Westminster in shock consensus: Door Matt Hancock is a prat | John Crace

Meanwhile, good guy Tom Tug emerges as one of few sane Tories liked by not just his own party but Labour too

It won’t last. But for one day only, parliament found a few things on which all MPs could agree. The first was BBC local radio. The proposed cuts to services were an outrage and would devastate communities. Said absolutely everyone during an urgent question. Junior culture minister Julia Lopez could hardly believe her luck. All she had to do was nod her head, say how right everyone was, and that she would be sure to mention it to the director-general when she saw him next week. She didn’t even have to explain why the BBC might be financially stretched.

Next up was Tom Tugendhat. Rapidly emerging not just as one of the few sane Tories left in Westminster but as one of the great survivors. After years spent making an enemy of Boris Johnson as chair of the foreign affairs select committee, the one-nation Tugendhat had a brief few days in the limelight when he ran for the leadership of the Conservative party in the summer.

He did better than some – think Jeremy Hunt, Nadhim Zahawi and Sajid Javid – and made it to the first televised debate but was soon eliminated thereafter. Though probably as much to his surprise as everyone else’s, he then found himself in Liz Truss’s cabinet as security minister. Somehow Tugendhat survived. Principally by doing and saying absolutely nothing for the seven weeks Librium Liz was in government. In fact, no one is even quite sure if Tugendhat ever bothered to get out of bed. A bed-bound, elective mute was by far the best persona to navigate the halcyon Truss days.

His silence was rewarded with Rishi Sunak deciding that Tugendhat was one of the few Truss ministers worth retaining in his own cabinet. But eventually Tom Tug was forced out into the open for an urgent question on Chinese rogue police stations in the UK.

The great survivor Tom Tugendhat answers an urgent question.
The great survivor Tom Tugendhat answers an urgent question. Photograph: Jessica Parker/Parliament

And it all turned into a bit of a love-in. Because not only did the Tories like their man, but so did the opposition parties. In a parallel universe Tugendhat could easily have ended up as one of them. Politically he is far closer to the centre of the Labour party than he is to the Tory right.

The urgent question had been brought by Alicia Kearns, the new chair of the foreign affairs committee, so there was a lot of mutual congratulation. May I congratulate the former chair of the foreign affairs select committee on his new role and his first outing at the dispatch box. Oh, no, no, no. It should be me congratulating the honourable lady on becoming the new select committee chair. Oh no, no, no. After you. Oh, no, no, no. After you.

Iain Duncan Smith did point out that other countries had been a wee bit quicker to spot Chinese police stations in their own countries, but wasn’t going to blame Tom Tug as he was one of the good guys and couldn’t possibly be held responsible for any government failures. Alistair Carmichael came up with the most innovative solution. Why didn’t the UK set up a few police stations in China? Brilliant. Just send the Met to Beijing and make millions doing the Chinese for speeding.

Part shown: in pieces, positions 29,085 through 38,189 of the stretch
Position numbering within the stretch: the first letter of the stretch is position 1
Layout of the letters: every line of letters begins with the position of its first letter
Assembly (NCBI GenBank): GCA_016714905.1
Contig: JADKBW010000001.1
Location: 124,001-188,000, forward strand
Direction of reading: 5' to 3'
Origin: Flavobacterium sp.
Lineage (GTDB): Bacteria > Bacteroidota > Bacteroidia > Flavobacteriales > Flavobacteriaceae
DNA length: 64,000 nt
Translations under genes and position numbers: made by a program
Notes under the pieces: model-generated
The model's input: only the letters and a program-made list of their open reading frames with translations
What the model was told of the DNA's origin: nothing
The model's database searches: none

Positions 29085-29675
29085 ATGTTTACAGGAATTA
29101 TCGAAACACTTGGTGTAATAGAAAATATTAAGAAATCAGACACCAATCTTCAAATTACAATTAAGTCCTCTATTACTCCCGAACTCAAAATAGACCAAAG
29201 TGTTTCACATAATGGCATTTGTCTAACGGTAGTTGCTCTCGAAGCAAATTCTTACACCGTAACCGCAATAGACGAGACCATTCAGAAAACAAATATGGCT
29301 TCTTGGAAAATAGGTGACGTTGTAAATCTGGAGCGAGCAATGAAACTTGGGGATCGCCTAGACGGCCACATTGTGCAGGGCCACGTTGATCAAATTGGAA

Tugendhat wasn’t finished. Once the UQ was over he was up on his feet again for his first ministerial statement. On the creation of a taskforce to protect the country that he couldn’t really tell MPs about because if he did he would either have to kill them or himself. Everyone just nodded along.

Even Labour’s Yvette Cooper. She too agreed that Tom was a tremendous bloke. She just wanted to know what the government was doing about Johnson, Truss and Suella Braverman. All of whom appeared to have a bizarre approach to national security.

The Convict enjoyed hanging out with the KGB, Librium Liz managed to get her phone hacked, while Leaky Sue texted government secrets to her mates. One of whom, John Hayes, happened to be wandering around the chamber trying to tell anyone who would listen that he knew nothing about anything.

Tom Tug resisted the temptation to indulge Cooper. Rather he just said she had been informed on privy council terms how mind-blowingly stupid his colleagues were. So could he just leave it at that for now? It wasn’t going to serve any higher purpose to prove they were catastrophically unfit for office when they weren’t in the chamber. And that was that. Tugendhat could return to his Trappist wellness clinic.

But that wasn’t the end of the strange, almost magical, consensus. Because the biggest outbreak of agreement was around Door Matt Hancock. You couldn’t find anyone who didn’t think he was a complete prat. His vanity meets hubris in I’m a Celebrity.

Poor Matt. Delusional to the last. He wanted to connect with the real people, he said. And now was the time to do it. When the UK was still in complete chaos and no one would miss his valuable input as an MP. That much was true. It was a chance for the little people to hear about his fantastic new book, Pandemic Diaries.

The everyday story about a man promoted so far out of his depth he ended up killing loads of elderly Covid patients by sending them back to care homes. A man who paid the ultimate sacrifice just for daring to fall in love with someone else’s wife, leaving his own and being caught on CCTV snogging and groping like a teenager. A real life story of a man whose mid-life crisis led him to break the rules. He fought the law and the law won.

A man so needy he imagined the public might fall in love with him. A man so dim he couldn’t see he would end up being made to do the bushtucker trial night after night. A man destined to disappear into obscurity as he chokes on kangaroo scrotum. Westminster won’t miss him.


John Crace

The GuardianTramp

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